16. What are diagnostics used for congestive heart failure?
BNP (B-type natriuretic peptide) measures the severity of heart failure, chest x-ray, and EKG.

17. What is left-sided heart failure?
A left-sided heart failure happens when the left ventricle fails. This failure causes blood to back up into the lungs causing respiratory symptoms as well as fatigue due to insufficient supply of oxygenated blood.

18. What are the signs and symptoms of left-sided heart failure?
Increase rate and work of breathing, rale/crackles heard in the lungs, dyspnea on exertion, and orthopnea.

19. What is right-sided heart failure?
A right-sided heart failure occurs when the right ventricle has difficulty pumping blood to the lungs. It is often caused by issues within the pulmonary circulation such as pulmonary hypertension or pulmonary stenosis and backward failure of the right ventricle leading to congestion of systemic capillaries.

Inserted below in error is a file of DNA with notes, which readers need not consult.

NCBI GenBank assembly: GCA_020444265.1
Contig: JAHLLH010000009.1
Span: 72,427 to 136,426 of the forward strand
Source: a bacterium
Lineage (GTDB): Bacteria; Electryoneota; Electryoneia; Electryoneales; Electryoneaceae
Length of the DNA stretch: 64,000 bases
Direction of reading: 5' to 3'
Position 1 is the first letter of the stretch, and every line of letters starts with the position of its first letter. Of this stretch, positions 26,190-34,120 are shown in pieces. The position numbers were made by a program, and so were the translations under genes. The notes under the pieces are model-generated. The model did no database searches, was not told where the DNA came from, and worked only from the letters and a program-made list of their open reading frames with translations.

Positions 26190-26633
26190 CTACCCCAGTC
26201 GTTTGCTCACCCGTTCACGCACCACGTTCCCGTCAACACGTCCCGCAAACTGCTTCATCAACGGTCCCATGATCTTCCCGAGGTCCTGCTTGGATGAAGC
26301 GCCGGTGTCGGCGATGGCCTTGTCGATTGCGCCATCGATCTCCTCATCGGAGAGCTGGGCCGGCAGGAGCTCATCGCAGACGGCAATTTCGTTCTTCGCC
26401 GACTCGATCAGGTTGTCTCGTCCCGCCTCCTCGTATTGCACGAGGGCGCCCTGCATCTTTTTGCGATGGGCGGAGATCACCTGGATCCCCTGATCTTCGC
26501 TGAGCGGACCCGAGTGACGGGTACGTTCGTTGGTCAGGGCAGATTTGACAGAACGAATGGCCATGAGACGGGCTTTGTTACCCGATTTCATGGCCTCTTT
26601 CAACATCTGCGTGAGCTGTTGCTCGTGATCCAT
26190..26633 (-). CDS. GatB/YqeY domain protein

20. What are the signs and symptoms of right-sided heart failure?
Peripheral edema, ascites, liver enlargement and jugular vein distention.

21. What management is available for heart failure?
Diuretics, anti-hypertensives, smoking cessation, fluid restriction, and low sodium diet.

22. How much of the thoracic cavity should the heart cover?

23. What is traditional congestive heart failure?
The syndrome in which carbon monoxide does not keep pace with peripheral demands for blood flow and oxygen cannot get to the organs for the body.

24. What early signs can be observed in patients with congestive heart failure?
Reduced exercise tolerance (early fatigue).